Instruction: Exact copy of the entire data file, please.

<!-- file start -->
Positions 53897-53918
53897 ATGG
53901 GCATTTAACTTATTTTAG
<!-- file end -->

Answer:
Positions 53897-53918
53897 ATGG
53901 GCATTTAACTTATTTTAG